Why you really need bonds in your financial portfolio

They might be a bit boring in comparison to stocks but they can help to preserve your capital

Illustration by Mathew Kurian 
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Most private investors understand stocks and shares. They know that if they put their money in the stock market they are investing in the fortunes of individual companies and the wider economy.

They also know that stock markets can be volatile in the short run, but should beat most rival investments over the longer term.

Bonds are a bit harder to grasp. The bond market is huge, but you never hear about it on the evening news.

Nobody will ever slip you a “hot” bond tip. Nor do people regret failing to buy a bond, in the way they may regret shunning, say, Amazon or Apple 20 years ago, before their stock went ballistic.

Many people believe they can stand a 100 per cent equity portfolio even in a market downturn, but this isn't easy in practice.

Whisper it, but bonds are also boring. So why even bother if stocks and shares give you a better return over the longer run anyway?

Tuan Phan, a board member of SimplyFI.org, a non-profit community of UAE investment enthusiasts, says you still need bonds in your portfolio because they offer one thing shares never will – stability. “Stock markets are extremely volatile and could rise or fall anything up to 50 per cent in a year.”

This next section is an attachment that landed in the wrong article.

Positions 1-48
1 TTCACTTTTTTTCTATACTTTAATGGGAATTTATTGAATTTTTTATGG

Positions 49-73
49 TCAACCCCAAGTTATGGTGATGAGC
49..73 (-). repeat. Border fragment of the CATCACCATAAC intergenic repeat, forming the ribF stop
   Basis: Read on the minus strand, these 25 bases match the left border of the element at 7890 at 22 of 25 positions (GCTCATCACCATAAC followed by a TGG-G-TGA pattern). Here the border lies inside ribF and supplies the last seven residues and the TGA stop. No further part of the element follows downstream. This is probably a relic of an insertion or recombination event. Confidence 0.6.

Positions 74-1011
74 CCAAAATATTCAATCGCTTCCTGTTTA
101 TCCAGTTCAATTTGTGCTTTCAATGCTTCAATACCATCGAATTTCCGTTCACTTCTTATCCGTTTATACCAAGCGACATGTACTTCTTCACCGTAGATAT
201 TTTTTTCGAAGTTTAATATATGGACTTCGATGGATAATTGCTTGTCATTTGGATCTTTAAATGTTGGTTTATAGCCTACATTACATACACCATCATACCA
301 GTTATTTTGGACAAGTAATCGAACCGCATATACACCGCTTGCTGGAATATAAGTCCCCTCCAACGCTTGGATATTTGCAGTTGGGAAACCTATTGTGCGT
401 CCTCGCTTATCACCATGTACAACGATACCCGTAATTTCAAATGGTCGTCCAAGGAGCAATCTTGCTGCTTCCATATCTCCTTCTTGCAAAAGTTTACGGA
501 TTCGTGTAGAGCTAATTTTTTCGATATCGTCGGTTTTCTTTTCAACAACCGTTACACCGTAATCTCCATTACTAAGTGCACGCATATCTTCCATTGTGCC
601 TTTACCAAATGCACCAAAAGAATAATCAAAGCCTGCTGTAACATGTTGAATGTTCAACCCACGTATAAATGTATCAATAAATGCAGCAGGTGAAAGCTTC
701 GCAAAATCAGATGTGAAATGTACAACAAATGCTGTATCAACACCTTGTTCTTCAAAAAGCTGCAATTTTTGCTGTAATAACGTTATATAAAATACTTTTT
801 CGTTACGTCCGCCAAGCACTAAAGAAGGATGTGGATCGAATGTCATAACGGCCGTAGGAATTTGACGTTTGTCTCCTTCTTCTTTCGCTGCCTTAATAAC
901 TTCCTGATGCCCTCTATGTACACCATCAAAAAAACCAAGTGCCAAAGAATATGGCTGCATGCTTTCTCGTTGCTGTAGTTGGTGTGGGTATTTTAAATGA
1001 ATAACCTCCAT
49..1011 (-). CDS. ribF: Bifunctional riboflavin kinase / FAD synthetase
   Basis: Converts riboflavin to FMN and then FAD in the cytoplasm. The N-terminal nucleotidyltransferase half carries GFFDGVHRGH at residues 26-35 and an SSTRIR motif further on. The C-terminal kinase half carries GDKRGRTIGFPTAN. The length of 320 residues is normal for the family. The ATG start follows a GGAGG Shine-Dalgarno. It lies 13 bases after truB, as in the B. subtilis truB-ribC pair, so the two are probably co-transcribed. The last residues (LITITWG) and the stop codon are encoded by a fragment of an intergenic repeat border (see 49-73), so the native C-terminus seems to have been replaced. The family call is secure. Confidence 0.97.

That scares people, particularly in retirement, as a 50 per cent drop in the value of your assets could be a serious blow and shrink the amount of income you have for essentials.

Bonds, also called fixed-income investments, pay a set rate of return, known as a coupon, which you can reinvest for growth while still working, then take to top up your income after you retire.

There are two main types: government bonds such as US Treasuries, and corporate bonds. Both are issued to raise money – either to fund government spending or the company’s growth.

Mr Phan says stocks and bonds perform different roles at different times in your life. “You use stocks and shares to build your wealth when you are younger, and bonds to preserve it when you get older.”

This means you need greater exposure to stock market growth in your 30s, 40s and 50s, when you have time to build wealth and recover from any setbacks, then increase your bond exposure as retirement looms.

Young investors may only want 10 or 20 per cent of their portfolio in bonds, but this should rise over time, Mr Phan says. “Many people believe they can stand a 100 per cent equity portfolio even in a market downturn, but this isn't easy in practice.”

In retirement, Mr Phan says your bond exposure should rise to a maximum of 60 per cent, giving you steady income and a cushion against a market crash. “You don’t want to sell stocks to fund your income after markets have fallen, as that will rapidly deplete your portfolio without any chance to recover.”

Mr Phan argues that because bonds are designed to preserve your capital, most investors should largely hold government bonds and be wary of riskier types. You can secure a higher rate of interest from other types of bonds, for example, emerging market bonds, which are issued by governments and companies in developing countries, or high yield “junk bonds”, also called non-investment-grade bonds, typically issued by riskier companies with less of a track record.

Mr Phan argues that they are too volatile for most investors and in some cases their risk profile can be similar to stocks and shares.